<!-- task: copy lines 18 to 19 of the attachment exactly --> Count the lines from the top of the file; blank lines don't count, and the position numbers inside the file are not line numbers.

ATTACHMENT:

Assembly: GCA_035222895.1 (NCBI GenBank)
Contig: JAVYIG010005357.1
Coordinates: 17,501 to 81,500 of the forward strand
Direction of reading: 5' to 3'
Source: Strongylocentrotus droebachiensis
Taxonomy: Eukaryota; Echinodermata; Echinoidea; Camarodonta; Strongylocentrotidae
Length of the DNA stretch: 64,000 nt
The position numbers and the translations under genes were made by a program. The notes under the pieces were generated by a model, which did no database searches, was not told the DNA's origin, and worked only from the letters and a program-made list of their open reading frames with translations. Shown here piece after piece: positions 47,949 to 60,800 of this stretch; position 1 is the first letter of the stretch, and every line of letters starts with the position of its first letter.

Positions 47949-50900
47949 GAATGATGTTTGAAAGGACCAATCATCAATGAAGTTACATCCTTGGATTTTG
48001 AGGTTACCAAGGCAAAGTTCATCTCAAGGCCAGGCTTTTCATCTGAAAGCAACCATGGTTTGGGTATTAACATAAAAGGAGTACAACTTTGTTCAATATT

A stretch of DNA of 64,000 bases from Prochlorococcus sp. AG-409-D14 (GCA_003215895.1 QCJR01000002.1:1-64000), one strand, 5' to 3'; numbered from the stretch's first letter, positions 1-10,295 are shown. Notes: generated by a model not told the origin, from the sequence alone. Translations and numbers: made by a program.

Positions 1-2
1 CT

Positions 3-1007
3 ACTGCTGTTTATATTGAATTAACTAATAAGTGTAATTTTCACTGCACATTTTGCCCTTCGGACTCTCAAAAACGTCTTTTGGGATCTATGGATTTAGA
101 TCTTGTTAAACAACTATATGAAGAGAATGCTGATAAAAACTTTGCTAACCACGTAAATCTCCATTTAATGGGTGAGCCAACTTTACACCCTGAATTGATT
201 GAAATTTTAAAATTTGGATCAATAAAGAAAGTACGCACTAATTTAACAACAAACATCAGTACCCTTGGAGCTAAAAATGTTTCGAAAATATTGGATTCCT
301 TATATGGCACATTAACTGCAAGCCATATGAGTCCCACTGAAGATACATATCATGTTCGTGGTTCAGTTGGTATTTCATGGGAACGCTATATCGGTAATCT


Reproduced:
201 GAAATTTTAAAATTTGGATCAATAAAGAAAGTACGCACTAATTTAACAACAAACATCAGTACCCTTGGAGCTAAAAATGTTTCGAAAATATTGGATTCCT
301 TATATGGCACATTAACTGCAAGCCATATGAGTCCCACTGAAGATACATATCATGTTCGTGGTTCAGTTGGTATTTCATGGGAACGCTATATCGGTAATCT